October 16 – 23, 2008 Edition National Book
Award Finalists
Named for 2008

Chicago, Illinois (Authorlink, October 15, 2008) -The 20 Finalists for the 2008 National Book Awards, announced today, represent an extraordinary range of background and writing styles.  Judges recognized both long-established writers, including two previous National Book Award winners, as well as three debut novelists.

Among the Fiction Finalists are Peter Matthiessen, a National Book Award winner in 1979 for a work of nonfiction, for his epic novel Shadow Country, and Marilynne Robinson, a Finalist in 1983 and in 1989, for her novel Home.  Two of the Fiction Finalists are first novelists:  Rachel Kushner for Telex from Cuba and Salvatore Scibona for The End.  The third writer nominated for a debut novel is Kathi Appelt in the Young People’s Literature category.  Journalist Jane Mayer, poets Frank Bidart, Mark Doty, and Richard Howard as well as young adult fiction writer Laurie Halse Anderson have all been Finalists in previous years and are up for the award again this year.  In the nonfiction category, American history and the war on terror are major themes.

The announcement was made by bestselling author Scott Turow at the Steppenwolf Theater in Chicago and transmitted by videolink (go to to view).

The Winner in each of the four categories – Fiction, Nonfiction, Poetry and Young People’s Literature – will be announced at the 59th National Book Awards Benefit Dinner and Ceremony at Cipriani Wall Street in New York City on Wednesday, November 19.  Writer and actor Eric Bogosian will emcee the event.  Each Winner receives $10,000 plus a bronze statue; each Finalist receives a bronze medal and a $1,000 cash award. The dinner and ceremony are chaired this year by Morgan Entrekin, Sonny Mehta, Lynn Nesbit and Holly Peterson.

The Finalists were selected by four distinguished panels of judges who were given the charge of selecting what they deem to be the best books of the year.  Their decisions are made independent of the National Book Foundation and their deliberations are strictly confidential.  To be eligible for a 2008 National Book Award, a book must have been published in the United States between December 1, 2007 and November 30, 2008 and must have been written by a United States citizen.

"One interesting aspect of this year’s Finalists is the range of experience," said Harold Augenbraum, Executive Director of the National Book Foundation, "from first books by young writers to well-known and highly respected authors who have been writing and publishing for decades. And several Finalists books come from small presses."

Also on the evening of November 19, the Board of Directors of the National Book Foundation will bestow its 2008 Medal for Distinguished Contribution to American Letters on writer Maxine Hong Kingston and the Literarian Award for Outstanding Service to the American Literary Community to Barney Rosset, the legendary publisher.

In addition to the invitation-only gala awards ceremony, National Book Awards Week includes the following events: 5 Under 35, the Foundation’s evening of emerging fiction writers, on November 17; The National Book Awards Teen Press Conference featuring all of the Finalists in the Young People’s Literature Category on the morning of November 18 at The New York Public Library’s Schomburg Center for Research In Black Culture;  and the Finalists Reading at The New School on the evening of November 18.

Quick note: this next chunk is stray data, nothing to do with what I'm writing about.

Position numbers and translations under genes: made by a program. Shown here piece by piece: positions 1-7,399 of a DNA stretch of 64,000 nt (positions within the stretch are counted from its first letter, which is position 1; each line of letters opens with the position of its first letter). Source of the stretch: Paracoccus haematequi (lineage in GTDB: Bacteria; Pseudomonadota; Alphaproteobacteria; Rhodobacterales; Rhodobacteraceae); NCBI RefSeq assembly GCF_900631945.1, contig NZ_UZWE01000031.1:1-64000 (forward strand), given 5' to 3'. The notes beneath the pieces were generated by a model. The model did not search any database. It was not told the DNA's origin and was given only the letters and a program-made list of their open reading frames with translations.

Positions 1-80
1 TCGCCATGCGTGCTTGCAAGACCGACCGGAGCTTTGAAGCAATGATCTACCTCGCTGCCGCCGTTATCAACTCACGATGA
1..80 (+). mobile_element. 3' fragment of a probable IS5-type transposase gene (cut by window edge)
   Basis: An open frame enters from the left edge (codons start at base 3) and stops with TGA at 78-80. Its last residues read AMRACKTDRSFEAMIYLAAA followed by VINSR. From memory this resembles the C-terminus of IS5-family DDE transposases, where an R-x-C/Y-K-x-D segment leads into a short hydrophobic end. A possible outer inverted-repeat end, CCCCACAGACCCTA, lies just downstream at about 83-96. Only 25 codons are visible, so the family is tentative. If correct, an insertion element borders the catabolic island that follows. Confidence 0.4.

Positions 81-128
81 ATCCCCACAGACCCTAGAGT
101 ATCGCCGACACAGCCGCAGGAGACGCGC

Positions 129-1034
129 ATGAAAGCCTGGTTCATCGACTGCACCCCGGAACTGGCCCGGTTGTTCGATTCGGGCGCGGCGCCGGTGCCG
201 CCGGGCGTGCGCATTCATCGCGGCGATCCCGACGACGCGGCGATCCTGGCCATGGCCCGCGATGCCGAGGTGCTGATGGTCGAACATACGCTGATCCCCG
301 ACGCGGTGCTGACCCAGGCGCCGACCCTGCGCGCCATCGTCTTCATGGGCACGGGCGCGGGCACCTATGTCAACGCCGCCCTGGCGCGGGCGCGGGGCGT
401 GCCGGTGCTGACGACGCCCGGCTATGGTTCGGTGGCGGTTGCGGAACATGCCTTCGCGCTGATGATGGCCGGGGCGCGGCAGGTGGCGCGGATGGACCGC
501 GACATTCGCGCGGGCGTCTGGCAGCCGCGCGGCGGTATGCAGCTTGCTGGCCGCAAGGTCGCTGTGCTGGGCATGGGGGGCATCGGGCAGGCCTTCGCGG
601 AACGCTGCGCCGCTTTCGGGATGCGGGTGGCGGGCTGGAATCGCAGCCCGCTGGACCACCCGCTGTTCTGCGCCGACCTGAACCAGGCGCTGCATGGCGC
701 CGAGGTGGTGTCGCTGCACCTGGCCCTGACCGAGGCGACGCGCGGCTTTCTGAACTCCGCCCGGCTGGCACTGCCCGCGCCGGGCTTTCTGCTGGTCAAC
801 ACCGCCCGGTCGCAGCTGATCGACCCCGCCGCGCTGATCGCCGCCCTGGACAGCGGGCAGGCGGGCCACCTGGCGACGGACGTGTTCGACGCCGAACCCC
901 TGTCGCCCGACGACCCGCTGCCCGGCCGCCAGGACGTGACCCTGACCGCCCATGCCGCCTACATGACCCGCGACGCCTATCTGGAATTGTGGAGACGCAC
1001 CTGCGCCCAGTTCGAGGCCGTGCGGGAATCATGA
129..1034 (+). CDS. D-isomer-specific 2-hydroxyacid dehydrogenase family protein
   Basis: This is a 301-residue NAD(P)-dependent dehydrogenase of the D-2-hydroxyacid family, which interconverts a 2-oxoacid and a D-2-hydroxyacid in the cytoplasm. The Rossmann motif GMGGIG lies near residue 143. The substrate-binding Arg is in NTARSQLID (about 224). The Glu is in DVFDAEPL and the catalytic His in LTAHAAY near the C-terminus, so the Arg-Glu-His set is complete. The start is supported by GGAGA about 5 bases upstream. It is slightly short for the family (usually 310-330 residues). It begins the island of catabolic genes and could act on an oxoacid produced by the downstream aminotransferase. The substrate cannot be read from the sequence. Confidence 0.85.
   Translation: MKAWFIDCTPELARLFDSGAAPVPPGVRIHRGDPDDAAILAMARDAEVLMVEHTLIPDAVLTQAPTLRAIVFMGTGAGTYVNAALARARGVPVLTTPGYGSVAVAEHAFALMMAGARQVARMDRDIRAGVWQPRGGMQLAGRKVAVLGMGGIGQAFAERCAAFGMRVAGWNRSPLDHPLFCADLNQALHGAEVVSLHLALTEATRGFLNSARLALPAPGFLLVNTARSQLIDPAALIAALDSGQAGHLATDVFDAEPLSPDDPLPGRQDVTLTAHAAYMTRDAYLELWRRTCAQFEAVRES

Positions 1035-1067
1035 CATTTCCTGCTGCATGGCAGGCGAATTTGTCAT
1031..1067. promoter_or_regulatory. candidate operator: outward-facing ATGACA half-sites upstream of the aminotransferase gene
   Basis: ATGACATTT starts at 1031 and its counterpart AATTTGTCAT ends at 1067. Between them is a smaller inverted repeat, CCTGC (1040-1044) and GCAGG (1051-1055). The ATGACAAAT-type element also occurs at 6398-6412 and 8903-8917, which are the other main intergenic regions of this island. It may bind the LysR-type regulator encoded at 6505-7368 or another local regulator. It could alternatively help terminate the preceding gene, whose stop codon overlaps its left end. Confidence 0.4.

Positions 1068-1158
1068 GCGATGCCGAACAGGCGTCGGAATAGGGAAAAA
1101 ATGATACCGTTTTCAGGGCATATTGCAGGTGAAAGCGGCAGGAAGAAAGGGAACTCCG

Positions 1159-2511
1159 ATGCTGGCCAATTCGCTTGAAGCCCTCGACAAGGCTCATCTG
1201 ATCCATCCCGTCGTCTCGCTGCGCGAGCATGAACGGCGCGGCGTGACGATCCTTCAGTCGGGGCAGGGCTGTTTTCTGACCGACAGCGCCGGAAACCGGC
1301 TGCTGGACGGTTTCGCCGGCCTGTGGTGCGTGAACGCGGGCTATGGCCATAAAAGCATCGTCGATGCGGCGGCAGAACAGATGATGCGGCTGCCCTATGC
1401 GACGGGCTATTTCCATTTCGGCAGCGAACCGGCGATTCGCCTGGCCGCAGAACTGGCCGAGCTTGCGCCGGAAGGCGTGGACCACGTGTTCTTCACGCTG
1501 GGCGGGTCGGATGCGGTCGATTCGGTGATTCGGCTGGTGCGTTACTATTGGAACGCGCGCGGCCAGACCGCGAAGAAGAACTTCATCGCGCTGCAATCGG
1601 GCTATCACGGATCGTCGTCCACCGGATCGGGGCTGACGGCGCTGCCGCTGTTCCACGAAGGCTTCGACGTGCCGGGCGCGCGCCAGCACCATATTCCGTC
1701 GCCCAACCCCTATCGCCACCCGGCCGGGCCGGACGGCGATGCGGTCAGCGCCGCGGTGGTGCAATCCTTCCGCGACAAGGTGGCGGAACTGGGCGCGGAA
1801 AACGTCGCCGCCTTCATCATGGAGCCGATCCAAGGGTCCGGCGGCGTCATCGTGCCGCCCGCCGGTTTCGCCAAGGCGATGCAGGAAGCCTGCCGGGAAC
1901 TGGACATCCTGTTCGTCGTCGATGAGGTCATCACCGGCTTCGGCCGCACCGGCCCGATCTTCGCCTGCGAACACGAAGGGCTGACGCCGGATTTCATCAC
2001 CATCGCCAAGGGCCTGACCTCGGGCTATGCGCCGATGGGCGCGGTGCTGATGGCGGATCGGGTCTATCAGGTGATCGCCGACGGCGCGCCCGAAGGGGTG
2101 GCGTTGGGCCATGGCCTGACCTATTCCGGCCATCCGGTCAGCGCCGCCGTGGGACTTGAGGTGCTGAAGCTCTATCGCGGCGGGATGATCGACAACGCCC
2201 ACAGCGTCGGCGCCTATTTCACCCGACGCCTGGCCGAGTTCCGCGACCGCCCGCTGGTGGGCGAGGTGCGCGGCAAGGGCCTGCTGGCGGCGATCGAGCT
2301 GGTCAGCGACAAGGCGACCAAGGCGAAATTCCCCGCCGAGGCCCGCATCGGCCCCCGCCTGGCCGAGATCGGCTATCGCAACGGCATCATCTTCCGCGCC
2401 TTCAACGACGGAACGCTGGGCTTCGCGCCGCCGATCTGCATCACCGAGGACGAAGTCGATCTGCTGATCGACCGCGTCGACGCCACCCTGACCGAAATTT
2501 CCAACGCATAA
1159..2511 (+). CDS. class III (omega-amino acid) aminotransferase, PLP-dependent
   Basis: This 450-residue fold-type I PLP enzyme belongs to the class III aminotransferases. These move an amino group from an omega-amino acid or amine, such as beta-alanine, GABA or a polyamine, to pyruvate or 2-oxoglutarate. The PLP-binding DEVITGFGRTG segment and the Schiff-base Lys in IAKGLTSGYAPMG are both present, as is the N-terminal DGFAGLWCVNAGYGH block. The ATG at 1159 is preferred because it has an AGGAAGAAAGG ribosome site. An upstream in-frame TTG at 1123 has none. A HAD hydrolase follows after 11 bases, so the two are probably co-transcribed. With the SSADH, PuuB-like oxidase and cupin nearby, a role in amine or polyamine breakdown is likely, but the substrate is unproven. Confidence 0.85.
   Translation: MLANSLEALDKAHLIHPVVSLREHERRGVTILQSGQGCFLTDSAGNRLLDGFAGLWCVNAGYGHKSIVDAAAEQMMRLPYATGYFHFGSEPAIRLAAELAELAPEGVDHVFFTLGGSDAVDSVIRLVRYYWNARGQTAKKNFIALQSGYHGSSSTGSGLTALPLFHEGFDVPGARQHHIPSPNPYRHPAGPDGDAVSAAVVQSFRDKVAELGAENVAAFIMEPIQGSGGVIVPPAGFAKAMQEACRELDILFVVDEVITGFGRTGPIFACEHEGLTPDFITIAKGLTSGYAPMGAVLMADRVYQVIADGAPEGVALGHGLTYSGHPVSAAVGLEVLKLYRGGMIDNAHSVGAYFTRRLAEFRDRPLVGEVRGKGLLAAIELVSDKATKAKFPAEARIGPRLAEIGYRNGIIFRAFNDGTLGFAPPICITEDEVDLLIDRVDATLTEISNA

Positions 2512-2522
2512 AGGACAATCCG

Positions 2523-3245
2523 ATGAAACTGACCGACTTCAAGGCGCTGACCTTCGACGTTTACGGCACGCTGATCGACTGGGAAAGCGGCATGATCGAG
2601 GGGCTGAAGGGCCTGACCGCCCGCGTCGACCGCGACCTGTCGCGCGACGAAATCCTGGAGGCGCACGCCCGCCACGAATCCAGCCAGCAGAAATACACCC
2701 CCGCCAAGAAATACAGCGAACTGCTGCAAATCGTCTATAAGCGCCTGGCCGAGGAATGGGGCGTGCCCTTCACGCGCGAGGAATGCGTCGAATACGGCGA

Following is the list of the 2008 National Book Award Finalists in Fiction, Nonfiction, Poetry, and Young People’s Literature.  For more information about the Finalists as well as National Book Awards Week events, visit or call Camille McDuffie at Goldberg McDuffie Communications at (212)446-5106.

The Judges for the 2008 National Book Awards:

Fiction panel:  Gail Godwin (chair), Rebecca Goldstein, Elinor Lipman, Reginald McKnight, Jess Walter

Nonfiction panel:  Marie Arana (chair), Farah Jasmine Griffin, Russell Jacoby, Megan Marshall, Kevin Starr

Poetry panel:  Robert Pinsky (chair), Mary Jo Bang, Kimiko Hahn, Tony Hoagland, Marilyn Nelson

Young People’s Literature panel:  Daniel Handler (chair), Holly Black, Angela Johnson, Carolyn Mackler, Cynthia Voigt



Aleksandar Hemon, The Lazarus Project (Riverhead)
Rachel Kushner, Telex from Cuba (Scribner)
Peter Matthiessen, Shadow Country (Modern Library)
Marilynne Robinson, Home (Farrar, Straus & Giroux)
Salvatore Scibona, The End (Graywolf Press)


Drew Gilpin Faust, This Republic of Suffering: Death and the American Civil War         (Alfred A. Knopf)
Annette Gordon-Reed, The Hemingses of Monticello: An American Family    (W.W. Norton & Company)
Jane Mayer, The Dark Side: The Inside Story of How the War on Terror Turned into a      War on American Ideals (Doubleday)

Jim Sheeler, Final Salute: A Story of Unfinished Lives (Penguin)
Joan Wickersham, The Suicide Index: Putting My Father’s Death in Order (Harcourt)


Frank Bidart, Watching the Spring Festival (Farrar, Straus & Giroux)
Mark Doty, Fire to Fire: New and Collected Poems (HarperCollins)
Reginald Gibbons, Creatures of a Day (Louisiana State University Press)
Richard Howard, Without Saying (Turtle Point Press)
Patricia Smith, Blood Dazzler (Coffee House Press)

Young People’s Literature

Laurie Halse Anderson, Chains (Simon & Schuster)
Kathi Appelt, The Underneath (Atheneum)
Judy Blundell, What I Saw and How I Lied (Scholastic)
E. Lockhart, The Disreputable History of Frankie Landau-Banks (Hyperion)
Tim Tharp, The Spectacular Now (Alfred A. Knopf)